Another possible explanation for the observed differences in care is the inadequate dissemination of recent scientific evidence. Although this might be the case for some dentists, the marginal improvements obtained through provider interventions based solely on education [57] suggest that additional reasons for observed differences exist. Clinical inertia, defined as "recognition of a problem but not acting to treat or prevent the problem in the desired manner based on current evidence" [58], may contribute to delays in the large-scale implementation of recommended care and has been offered as an alternative explanation for observed variations. A notable example is the use of dental sealants, estimated to prevent 80% of pit and fissure caries and promoted by the ADA since 1976. After 30 years, countless educational programs and mounting evidence, the dental profession has achieved a mere 50% of children receiving this service [59]. Similarly, third molar prophylactic extractions continue to be recommended despite evidence against this treatment [60].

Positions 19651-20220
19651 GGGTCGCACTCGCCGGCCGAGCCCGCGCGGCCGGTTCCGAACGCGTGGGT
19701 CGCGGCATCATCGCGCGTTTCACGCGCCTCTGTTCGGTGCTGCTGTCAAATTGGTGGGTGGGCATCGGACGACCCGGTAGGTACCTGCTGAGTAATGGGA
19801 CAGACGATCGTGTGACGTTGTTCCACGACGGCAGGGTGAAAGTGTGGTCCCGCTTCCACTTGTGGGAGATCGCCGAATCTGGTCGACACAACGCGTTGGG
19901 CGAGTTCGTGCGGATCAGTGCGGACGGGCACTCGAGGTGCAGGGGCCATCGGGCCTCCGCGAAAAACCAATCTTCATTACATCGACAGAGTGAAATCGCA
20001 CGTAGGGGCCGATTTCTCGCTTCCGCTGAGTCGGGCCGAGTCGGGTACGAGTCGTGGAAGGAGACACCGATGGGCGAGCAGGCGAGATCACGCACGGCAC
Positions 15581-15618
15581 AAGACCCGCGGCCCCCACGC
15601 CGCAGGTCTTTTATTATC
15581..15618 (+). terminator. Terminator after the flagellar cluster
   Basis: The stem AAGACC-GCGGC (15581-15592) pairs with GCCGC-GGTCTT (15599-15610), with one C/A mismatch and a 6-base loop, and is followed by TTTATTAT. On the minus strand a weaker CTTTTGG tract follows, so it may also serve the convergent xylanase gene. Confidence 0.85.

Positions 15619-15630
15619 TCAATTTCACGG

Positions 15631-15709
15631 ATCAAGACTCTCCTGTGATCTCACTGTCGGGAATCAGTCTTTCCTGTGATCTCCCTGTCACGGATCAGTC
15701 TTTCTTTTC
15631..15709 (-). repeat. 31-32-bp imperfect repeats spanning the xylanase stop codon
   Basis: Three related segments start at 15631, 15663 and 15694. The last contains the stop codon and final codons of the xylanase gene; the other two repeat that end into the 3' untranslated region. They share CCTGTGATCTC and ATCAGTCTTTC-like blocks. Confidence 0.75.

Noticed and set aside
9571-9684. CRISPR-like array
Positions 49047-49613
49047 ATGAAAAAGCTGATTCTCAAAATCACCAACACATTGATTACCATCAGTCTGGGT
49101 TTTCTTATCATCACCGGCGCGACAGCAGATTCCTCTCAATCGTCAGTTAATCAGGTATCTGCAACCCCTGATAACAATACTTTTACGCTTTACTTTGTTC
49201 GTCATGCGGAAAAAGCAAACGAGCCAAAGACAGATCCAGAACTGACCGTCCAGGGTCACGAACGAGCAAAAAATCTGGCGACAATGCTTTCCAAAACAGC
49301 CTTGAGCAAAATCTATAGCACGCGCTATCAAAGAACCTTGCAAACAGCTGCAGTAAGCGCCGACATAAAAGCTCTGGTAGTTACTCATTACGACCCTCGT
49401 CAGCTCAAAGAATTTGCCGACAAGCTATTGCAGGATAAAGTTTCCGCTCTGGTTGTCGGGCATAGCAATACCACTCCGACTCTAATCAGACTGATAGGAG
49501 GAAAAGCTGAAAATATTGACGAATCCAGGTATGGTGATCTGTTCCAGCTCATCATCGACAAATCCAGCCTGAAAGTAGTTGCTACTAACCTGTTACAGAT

Other compelling explanations for the existing variation in care exist. Studies have shown that the distribution of dental services is different when payment methodology changes [61, 62]. In addition, the variation in treatment decisions has significant cost implications [50], which seem to be due at least in part to the paucity of evidence regarding many common dental treatments [63].

Evidence-Based Dentistry